An innate adventurous streak has taken Galway’s Damian Browne from the rugby fields of Ireland and France, to the mountains of Afghanistan and Peru, and now, hopefully, across the Atlantic as a solo oarsman.
Part of his DNA which ensured a successful rugby career is a determination to test himself, and having retired from professional rugby two seasons ago, the 36-year-old is not one to let the grass grow under his feet. His latest in a series of adventures since hanging up his boots is to follow in Gavan Hennigan’s wake and take part in the Atlantic Challenge, billed the world’s toughest race.
To do so Browne is back home with his family in Renmore for the first time in 13 years, having played in the English premiership with Northampton, the Pro 12 with Leinster, and the Top 14 in France with Brive and Onnayax after moving on from Connacht Rugby.
He describes his love for adventure as something of an evolution, spawned from the physical rewards of playing rugby.
“I always had a great interest in the mental and physical connection, and how they were synergistic - when you push yourself physically the benefit you receive from that mentally - and that is why I really wanted to try certain challenges. When I tried one or two, it was always what’s next, what is better, bigger, longer, higher, more daunting.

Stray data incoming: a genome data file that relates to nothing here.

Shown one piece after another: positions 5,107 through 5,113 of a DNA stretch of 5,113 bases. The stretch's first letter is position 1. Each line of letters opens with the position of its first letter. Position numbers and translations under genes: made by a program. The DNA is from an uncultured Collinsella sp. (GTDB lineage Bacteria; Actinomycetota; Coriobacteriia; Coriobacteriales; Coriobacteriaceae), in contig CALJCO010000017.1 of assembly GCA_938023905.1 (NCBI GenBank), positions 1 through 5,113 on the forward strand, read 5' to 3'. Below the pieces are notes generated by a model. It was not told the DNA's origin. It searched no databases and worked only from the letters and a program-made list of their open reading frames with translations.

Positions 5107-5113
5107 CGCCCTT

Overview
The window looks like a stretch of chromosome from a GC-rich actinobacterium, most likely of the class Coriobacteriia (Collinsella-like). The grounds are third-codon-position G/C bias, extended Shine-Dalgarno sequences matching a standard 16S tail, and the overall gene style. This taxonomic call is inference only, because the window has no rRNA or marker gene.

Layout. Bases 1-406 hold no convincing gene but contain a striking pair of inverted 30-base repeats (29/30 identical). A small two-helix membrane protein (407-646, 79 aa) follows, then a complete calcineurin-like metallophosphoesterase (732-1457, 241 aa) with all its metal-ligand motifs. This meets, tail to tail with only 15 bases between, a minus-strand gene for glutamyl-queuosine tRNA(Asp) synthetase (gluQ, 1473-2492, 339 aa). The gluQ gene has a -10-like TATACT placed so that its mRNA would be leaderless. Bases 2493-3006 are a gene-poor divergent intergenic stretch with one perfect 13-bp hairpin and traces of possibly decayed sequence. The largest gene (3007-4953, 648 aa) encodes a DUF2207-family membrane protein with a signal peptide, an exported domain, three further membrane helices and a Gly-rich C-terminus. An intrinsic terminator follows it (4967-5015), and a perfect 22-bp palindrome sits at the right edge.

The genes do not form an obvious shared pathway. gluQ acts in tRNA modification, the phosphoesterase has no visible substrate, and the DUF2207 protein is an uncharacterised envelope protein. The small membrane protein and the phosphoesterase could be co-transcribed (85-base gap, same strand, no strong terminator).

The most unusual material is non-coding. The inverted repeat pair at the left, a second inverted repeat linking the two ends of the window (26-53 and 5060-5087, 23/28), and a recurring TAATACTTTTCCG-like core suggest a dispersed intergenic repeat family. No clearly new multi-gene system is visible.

“It is reflection of who I am. I am very much a self improver, always looking for improvements in myself to make me that more content and, without sounding pretentious, a better member of society, more fulfilled.”
During his rugby career Browne, brother of current Connacht player Andrew, attempted his first challenge - a high altitude trek in Peru. “It was not really challenge as such, but I found it really challenging,” he says.
“I had never done altitude before, and I had no knowldge of the effects it can have on you. I turned up with a 10k backpack with my laptop and all my electronics, and it was a 42 km trek over four days. After half an hour I was asking what I had let myself in for, but I persevered. We reached over 4400m and I got huge rewards from it.
“Anyone at high altitude battles with themselves mentally because they are always out of breath. If you can control your breath, and you have to up in the mountains, there are a lot of benefits mentally that come from it.”
Although Browne swore he would never attempt another mountain, Kilimanjaro came calling.